HTTPDirFS is a FUSE filesystem which allows you to mount a HTTP directory listing. It has a very interesting beginning.
The story starts with a conversation with the admin of the-eye.eu, which is a website containing a lot of questionable content in terms of copyright. Below is the chat log copied from Discord.
fangfufu 07/15/2018 could you enable webdav please? lol i know i asked this before and got denied httpfs2 doesn't work i want to browse your collection i don't want to have to download everything or install the server side script for this? https://github.com/cyrus-and/httpfs GitHub cyrus-and/httpfs httpfs - Remote FUSE filesystem via server-side script -Archivist 07/15/2018 nope why do you have to be the one in millions that doesn't want to view the site like a normal person fangfufu 07/15/2018 is there any ways to "stream" the website? well because i don't want to download the whole website it would be nice if i can mount it locally -Archivist 07/15/2018 it's a website, its provided as is, we already do enough extra shit fangfufu07/15/2018 ok nvm then, oh well :frowning:
I thought it would be funny to actually write a software that allows me to mount a HTTP directory listing locally, and throw that in the Archivist's face. The project turned out to be fairly difficult. Mainly libfuse is multithreaded, and I got about 40% in the concurrency course work in Principles of Programming Languages, back when I was an undergraduate in York. I am reliably told by a computer science postdoc that nobody likes dealing with race conditions.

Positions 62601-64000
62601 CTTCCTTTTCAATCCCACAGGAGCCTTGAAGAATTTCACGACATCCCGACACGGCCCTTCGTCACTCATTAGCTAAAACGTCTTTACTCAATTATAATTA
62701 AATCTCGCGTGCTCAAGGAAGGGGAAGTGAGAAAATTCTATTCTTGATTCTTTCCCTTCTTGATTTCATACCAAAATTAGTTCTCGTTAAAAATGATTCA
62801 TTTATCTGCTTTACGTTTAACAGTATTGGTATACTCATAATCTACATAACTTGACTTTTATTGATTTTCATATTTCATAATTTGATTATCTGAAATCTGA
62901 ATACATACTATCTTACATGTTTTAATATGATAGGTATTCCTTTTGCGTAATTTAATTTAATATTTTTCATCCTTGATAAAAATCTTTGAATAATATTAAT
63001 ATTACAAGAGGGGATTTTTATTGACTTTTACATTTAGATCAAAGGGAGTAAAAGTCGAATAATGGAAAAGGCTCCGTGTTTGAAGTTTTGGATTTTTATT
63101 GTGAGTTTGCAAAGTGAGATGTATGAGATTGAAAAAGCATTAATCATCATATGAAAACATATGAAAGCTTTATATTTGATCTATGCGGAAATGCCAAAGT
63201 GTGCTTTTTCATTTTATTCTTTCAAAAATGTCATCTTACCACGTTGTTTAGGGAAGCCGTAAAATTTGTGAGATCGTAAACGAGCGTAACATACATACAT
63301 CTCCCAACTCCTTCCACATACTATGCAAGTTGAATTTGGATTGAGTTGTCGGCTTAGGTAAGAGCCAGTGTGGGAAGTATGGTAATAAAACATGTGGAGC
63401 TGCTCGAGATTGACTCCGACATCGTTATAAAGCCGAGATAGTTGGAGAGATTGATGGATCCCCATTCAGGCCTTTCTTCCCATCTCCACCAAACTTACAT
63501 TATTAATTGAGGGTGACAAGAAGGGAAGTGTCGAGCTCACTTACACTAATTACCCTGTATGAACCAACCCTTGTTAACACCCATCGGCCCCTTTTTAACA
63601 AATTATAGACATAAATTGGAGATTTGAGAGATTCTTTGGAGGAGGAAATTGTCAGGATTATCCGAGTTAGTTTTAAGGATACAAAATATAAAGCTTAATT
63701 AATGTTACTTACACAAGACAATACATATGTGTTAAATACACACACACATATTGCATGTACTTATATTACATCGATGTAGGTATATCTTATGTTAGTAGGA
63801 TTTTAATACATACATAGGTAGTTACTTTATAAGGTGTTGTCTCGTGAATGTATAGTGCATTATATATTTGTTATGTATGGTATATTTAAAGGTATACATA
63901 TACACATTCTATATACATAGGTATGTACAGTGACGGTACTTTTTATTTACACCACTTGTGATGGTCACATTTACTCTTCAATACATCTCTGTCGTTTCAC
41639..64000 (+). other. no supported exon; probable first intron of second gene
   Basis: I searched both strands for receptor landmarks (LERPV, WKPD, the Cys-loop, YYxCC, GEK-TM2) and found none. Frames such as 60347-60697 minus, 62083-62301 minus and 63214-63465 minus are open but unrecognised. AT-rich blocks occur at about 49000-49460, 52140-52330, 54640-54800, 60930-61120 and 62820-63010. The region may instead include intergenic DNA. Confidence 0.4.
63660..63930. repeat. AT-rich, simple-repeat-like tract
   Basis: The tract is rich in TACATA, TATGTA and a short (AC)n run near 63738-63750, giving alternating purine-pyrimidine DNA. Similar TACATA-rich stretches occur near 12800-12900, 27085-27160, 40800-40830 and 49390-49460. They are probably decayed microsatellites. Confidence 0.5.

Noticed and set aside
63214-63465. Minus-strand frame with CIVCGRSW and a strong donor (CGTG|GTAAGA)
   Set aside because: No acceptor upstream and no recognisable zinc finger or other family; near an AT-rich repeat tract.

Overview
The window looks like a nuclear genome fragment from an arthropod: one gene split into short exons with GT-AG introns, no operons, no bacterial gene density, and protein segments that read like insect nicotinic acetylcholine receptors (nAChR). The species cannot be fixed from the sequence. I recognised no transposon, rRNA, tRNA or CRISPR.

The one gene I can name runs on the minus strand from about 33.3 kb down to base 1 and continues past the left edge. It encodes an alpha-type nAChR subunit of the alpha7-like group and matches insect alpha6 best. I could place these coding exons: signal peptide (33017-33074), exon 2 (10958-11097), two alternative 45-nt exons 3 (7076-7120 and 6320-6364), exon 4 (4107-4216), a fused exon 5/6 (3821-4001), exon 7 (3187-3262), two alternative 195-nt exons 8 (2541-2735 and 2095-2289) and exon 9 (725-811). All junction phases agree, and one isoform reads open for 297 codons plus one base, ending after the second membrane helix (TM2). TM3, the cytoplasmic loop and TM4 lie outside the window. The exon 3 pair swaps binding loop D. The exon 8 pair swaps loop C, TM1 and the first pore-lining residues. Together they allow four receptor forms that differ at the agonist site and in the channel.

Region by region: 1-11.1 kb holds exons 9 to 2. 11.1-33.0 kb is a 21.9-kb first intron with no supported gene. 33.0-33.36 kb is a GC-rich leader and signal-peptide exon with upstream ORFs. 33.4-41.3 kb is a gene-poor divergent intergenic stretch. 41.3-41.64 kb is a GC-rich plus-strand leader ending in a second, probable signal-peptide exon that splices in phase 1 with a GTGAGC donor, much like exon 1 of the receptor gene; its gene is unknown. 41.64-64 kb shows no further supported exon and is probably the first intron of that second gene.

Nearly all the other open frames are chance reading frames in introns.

Obviously I wrote in the README of the project that I dedicated the project to the Archivist, and people on Reddit find it funny.
It is kind of crazy how far this project has come - this software is now available on Debian. It is interesting enough to attract a Debian Developer who packaged and uploaded it.
Finally, researchers in Germany have decided to incorporate HTTPDirFS in their research software framework, for importing data. Their publication record so far suggests that the project is primarily used for biomedical research.
I really don't know what to feel or what to say about this one - this project was originally designed to annoy someone on the Internet. It was not meant to be useful or helpful. It feels really strange that some researchers on the Internet are taking it seriously. Because I am in UEA Triathlon Club, I have a lot of friends who study medicine, I do enjoy being around them. But I find it highly weird that HTTPDirFS somehow winds up helping out with biomedical research - when will people who are somehow related to medicine leave me alone? (Only joking of course!) My dad does biomedical research, so I suppose it feels great to indirectly contribute to the field.
So overall, I am not sure if this project has been a success or failure, in the sense of whether it fulfilled its original purpose. I am not sure if the Archivist is annoyed. However I believe I have provided ample entertainment for the Redditors in his own subreddit.
What is certain is that I am really proud of this project - it feels great that people on the Internet take your toy project seriously, especially when it wasn't meant to be serious at all. Using badly learnt knowledge learnt from undergraduate days in real life brought me great satisfaction. Thank you for teaching me about concurrency, Professor Alan Burns.